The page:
Two-thirds of patients at long Covid neurology clinic yet to return to work fully, seminar told

Four patients at St James’ Hospital clinic referred with post-coronavirus vaccine symptoms

Most of the patients attending the State’s only neurology clinic for long Covid sufferers have yet to return to work fully, a year and more after they were infected, a seminar on the condition has heard.

Of the 40 patients attending the clinic, 80 per cent were working before they contracted Covid-19. Just 34 per cent of these have returned to work, while 44 per cent are off work at least a year later and 22 per cent are on reduced hours, according to Dr Aoife Laffan, consultant neurologist at St James’s Hospital.

Fatigue and cognitive concerns, migraine, mental health struggles and functional neurological disorder (FND) were the main reasons cited for not returning to work. FND refers to disorders caused by an abnormality in brain signalling with no significant structural damage in the brain.

‘Genuine disorder’

The clinic has begun taking referrals for post-Covid vaccine symptoms, she said, and has seen four patients so far. All have a diagnosis of FND and the three who were working before the pandemic have yet to return to it.


Ninety per cent of the patients attending the clinic are women with a median age of 45 years, Dr Laffan told the online seminar on tackling long Covid, organised by the Policy Forum for Ireland.

One in five patients attending the clinic has FND, which is often triggered by an illness or injury, she said. “It is not a diagnosis of exclusion, or a psychological dismissal of symptoms or another way of telling patients their symptoms are all in their head. It is a very real and genuine disorder whose symptoms are internationally recognised.”

Long covid data

The path back to work can be supported through phased returns, adapted roles and the option of working from home, she said.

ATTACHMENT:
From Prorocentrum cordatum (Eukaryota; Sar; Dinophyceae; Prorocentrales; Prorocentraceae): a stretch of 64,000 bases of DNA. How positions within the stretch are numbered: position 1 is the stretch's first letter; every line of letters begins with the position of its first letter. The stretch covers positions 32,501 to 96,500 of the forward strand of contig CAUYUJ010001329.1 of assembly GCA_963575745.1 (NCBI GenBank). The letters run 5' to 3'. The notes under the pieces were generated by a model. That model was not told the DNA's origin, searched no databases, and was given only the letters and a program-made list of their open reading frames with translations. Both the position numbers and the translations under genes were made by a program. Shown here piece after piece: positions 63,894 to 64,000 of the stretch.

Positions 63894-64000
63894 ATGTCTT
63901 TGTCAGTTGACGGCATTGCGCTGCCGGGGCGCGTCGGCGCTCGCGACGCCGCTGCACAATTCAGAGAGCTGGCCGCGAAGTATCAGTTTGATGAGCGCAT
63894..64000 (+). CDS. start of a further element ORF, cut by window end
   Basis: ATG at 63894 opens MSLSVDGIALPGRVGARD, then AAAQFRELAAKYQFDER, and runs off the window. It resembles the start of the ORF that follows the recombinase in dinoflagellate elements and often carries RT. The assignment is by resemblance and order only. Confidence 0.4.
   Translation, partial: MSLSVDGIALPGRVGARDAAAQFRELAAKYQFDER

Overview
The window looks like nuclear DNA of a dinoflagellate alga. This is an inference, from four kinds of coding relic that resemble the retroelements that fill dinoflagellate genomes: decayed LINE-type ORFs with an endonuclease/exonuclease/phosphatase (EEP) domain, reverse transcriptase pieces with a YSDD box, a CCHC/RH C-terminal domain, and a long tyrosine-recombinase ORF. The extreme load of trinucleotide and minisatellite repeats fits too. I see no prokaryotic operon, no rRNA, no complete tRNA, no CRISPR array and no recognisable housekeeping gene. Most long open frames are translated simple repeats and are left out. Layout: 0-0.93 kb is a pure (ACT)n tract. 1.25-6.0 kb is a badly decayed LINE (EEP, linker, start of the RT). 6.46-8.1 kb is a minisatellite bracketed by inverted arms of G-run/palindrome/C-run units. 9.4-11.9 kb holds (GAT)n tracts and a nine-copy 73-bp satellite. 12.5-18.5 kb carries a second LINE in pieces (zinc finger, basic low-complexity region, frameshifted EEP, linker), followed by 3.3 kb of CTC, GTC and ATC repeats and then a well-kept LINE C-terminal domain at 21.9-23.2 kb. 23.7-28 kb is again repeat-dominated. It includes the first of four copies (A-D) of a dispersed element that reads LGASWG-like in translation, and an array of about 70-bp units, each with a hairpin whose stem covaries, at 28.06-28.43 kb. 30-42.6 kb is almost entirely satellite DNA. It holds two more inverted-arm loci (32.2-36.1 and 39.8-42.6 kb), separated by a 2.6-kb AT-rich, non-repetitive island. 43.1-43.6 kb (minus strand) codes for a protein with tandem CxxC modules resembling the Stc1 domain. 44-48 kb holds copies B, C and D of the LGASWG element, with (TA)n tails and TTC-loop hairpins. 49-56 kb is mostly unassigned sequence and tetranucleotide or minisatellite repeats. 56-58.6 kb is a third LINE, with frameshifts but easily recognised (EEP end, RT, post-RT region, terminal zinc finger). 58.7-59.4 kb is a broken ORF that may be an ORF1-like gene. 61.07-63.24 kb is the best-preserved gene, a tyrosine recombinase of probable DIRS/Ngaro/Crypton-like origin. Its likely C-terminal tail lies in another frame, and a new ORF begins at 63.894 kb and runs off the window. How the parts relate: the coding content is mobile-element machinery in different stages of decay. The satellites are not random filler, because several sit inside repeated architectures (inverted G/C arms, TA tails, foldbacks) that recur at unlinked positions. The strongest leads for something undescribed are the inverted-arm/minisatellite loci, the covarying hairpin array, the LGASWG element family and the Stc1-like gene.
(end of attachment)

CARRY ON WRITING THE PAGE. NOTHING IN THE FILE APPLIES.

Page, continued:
Many people with severe complications had actually had a mild original infection, she said.

Although six long Covid clinics have been established countrywide, these are led by infectious diseases consultants. Patients that fail to recover are often referred to neurology or psychiatry.

There is one neurologist treating the condition nationally, she said. Ireland has one neurologist per 45,000 people, compared to a European average of one per 10,000 people. There are more than 23,000 people on the neurology waiting list.

Infectious diseases consultant Prof Jack Lambert said it was known from early 2021 that brain effects were a significant issue in the treatment of coronavirus. Of the first 100 virus patients treated in the Mater, about one-quarter had fatigue and/or headaches.

One-fifth of participants in one Irish study had signs of depression a year after infection and 72 per cent had concerning alcohol use, added Prof Lambert.

“The research suggests between 10 and 30 per cent [of] Covid patients develop life-limiting conditions, primarily neurological and neuropsychiatric in nature, and these conditions can persist for years.”

About 150,000 people in Ireland have long Covid, Prof Daniel Altmann of Imperial College London told the seminar, extrapolating his estimate from UK surveys.

There, he said, the number of sufferers is plateauing, even though people are “triply vaccinated” and milder variants are circulating. Even though the risk posed by newer variants is 40 per cent lower, there are many new cases of long Covid because so many re-infections are occurring.

“People are not getting better fast. There is a growing burden of unhappy, unwell patients who don’t feel they are getting [the] best care,” said Prof Altmann.

WRC case

Phil Ní Sheaghdha, general secretary of the Irish Nurses and Midwives Organisation (INMO), said Ireland was out of step with the rest of Europe in not treating long Covid as an occupational injury.

For many healthcare staff, long Covid has been a “catastrophic event”. Some are “on their way to retirement in their 30s” while for others from outside Ireland, their right of residency is threatened by the lack of protections.

“Many are having to fund enormous out-of-pocket expenses on private physiotherapy and rehabilitation. Yet if they weren’t healthcare workers, many wouldn’t be in this situation.”

The INMO and other unions have been campaigning to have long Covid designated as an occupational injury; their case is due to be heard at the Workplace Relations Commission shortly.

Paul Cullen

Paul Cullen

Paul Cullen is a former heath editor of The Irish Times.